If you live in an area with harsh and cold winters, then one of your primary concerns will be looking after your chickens during this season. What options are available to you and your birds as an owner and what kind of temperatures can your birds cope with? Needing such information, I decided to do some research. Below you will find all in which I have managed to find.
So, what do you do with chickens in the winter? In the winter, make sure that your flock have room to roost. Roosting keeps your birds warm, and it keeps their feet up off the cold ground. You don’t need to keep your flock indoors but bear in mind that many chickens do not like to walk in the snow. If where you live has some snowfall, be sure to throw down some hay, so your birds can avoid walking on the snow.
You’ll be pleased to learn that chickens are robust birds that can handle most seasons and weather types. They have evolved to be able to withstand cold climates and they know exactly how to respond when the temperature plummets.
Chickens do not require supplemental heating during the winter, which is good news to any new and novice chicken keeper.
The biggest threat to chickens’ health during this time is dampness. A well-designed chicken coop that is cleaned regularly and dry is what your birds need all year round, whatever the weather.
Let us now take a closer look at some of the most commonly asked questions regarding chickens and the winter, including if you can leave your birds outside, how cold is too cold and some practical things you can do to improve the living and temperature conditions for your flock.
Can Chickens Stay Outside In The Winter?
Yes, chickens can stay outside in the winter. However, different birds will have different preferences and be able to tolerate the weather differently.
Most chickens prefer to be outside, even during the winter. In fact, there are a number of breeds that seem to do best during these times. These are even titled ‘cold-weather chickens’. This is because they possess a number of features and physical attributes that help them to survive as the temperature drops.
Chicken breeds that are best suited to colder climates include: Australorps, Silkies, Plymouth Rocks, Dorkings and Cochins.
On the other hand, there are other breeds of chickens which are not best suited. These types do not wish to be outside in the cold, preferring to remain in the coop.
If you are yet to purchase chickens for your flock then you can take this information into consideration. You can also research into the breeds available and factor this into your decision of which ones to get.
Of course, it depends on where you live, the breeds of chicken available and how harsh the weather is in your area.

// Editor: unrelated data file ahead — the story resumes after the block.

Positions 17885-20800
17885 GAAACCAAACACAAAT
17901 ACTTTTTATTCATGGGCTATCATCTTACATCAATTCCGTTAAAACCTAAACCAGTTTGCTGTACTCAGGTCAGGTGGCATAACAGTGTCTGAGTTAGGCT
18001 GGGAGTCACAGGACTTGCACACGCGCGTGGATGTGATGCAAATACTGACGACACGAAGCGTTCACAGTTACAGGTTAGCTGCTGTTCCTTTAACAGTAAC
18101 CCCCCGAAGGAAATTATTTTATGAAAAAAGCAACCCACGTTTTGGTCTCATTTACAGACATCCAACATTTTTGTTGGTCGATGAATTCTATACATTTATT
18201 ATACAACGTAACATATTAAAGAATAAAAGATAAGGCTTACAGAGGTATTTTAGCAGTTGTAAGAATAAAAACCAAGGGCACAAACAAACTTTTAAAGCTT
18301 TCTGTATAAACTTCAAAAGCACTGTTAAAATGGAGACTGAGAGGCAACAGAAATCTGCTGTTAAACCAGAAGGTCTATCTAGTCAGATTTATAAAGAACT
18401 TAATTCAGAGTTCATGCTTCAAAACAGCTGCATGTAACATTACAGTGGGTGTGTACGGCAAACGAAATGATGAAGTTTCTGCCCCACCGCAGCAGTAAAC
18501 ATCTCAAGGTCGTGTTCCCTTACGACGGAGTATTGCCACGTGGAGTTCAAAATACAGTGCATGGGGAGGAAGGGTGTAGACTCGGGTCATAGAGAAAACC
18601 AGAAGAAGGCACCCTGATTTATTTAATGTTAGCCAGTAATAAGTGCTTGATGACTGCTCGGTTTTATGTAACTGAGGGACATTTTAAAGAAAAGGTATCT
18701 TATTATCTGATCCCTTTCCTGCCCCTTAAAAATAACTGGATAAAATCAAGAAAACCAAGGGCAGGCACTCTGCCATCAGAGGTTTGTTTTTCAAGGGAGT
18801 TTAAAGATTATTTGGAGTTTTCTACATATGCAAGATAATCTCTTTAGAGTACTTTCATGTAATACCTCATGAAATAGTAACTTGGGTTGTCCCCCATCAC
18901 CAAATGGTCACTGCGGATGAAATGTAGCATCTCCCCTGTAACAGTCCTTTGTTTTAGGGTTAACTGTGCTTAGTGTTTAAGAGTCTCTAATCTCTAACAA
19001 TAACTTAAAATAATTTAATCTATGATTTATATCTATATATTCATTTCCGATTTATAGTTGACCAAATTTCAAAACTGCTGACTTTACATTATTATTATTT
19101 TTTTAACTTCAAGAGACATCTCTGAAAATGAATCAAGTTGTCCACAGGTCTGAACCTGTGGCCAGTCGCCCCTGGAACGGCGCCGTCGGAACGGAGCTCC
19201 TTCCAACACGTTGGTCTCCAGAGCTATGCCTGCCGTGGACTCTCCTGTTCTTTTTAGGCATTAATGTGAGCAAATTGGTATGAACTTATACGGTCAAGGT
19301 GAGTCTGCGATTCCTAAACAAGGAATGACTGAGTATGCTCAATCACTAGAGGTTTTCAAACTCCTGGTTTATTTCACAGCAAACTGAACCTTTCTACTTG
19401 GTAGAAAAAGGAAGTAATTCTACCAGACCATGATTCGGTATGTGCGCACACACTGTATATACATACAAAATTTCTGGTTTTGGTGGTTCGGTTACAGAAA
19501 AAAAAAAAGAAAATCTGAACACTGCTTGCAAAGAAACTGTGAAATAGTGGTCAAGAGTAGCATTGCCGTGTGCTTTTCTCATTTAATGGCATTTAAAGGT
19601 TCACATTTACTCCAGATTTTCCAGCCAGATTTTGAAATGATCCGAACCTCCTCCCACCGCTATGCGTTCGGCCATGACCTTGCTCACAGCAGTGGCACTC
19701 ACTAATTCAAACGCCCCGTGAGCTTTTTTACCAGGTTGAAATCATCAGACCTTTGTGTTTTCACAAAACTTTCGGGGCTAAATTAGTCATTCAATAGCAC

Otherwise, if you currently own chickens (perhaps not even knowing their breed), you should allow your flock to decide for themselves. They will soon let you know where they want to be in the winter- be it inside or outside. Do not force them either way.
One way or another, it is crucial for your birds to get exercise. If they choose to exercise outdoors, it will not harm them.
The only time you may want your flock to remain in the coop, is when the weather is very windy, especially bitter or if the snow is too deep for your chickens to walk.
Also, if there is heavy rainfall, it is preferable to keep your birds in.
Other than the above scenarios, it is perfectly okay for your chickens to be outside in the winter.
Just consider that some breeds of chickens are better suited to it than others.
What Temperature Is Too Cold For Chickens?
Chickens are hardy and can handle very cold temperatures that most human beings cannot. They have evolved in such a way to be able to cope.
Their plumage consists of many layers that trap air close to their bodies. Their plumage includes contoured feathers, wispy feathers, and some that are a mixture of both.
The wispy feathers are the closest to their skin and are the under-feathers. These feathers hold the air against the body; the body warms up the trapped air, keeping the chicken warm.
It also helps that chickens have a high metabolic rate – which enables their bodies to produce heat.
Equally, chickens will pack together to keep themselves warm. You’ll notice that chickens huddle together during the winter months and disperse during the hotter and summer months. This is a way they can collectively manipulate the environment to meet their own needs.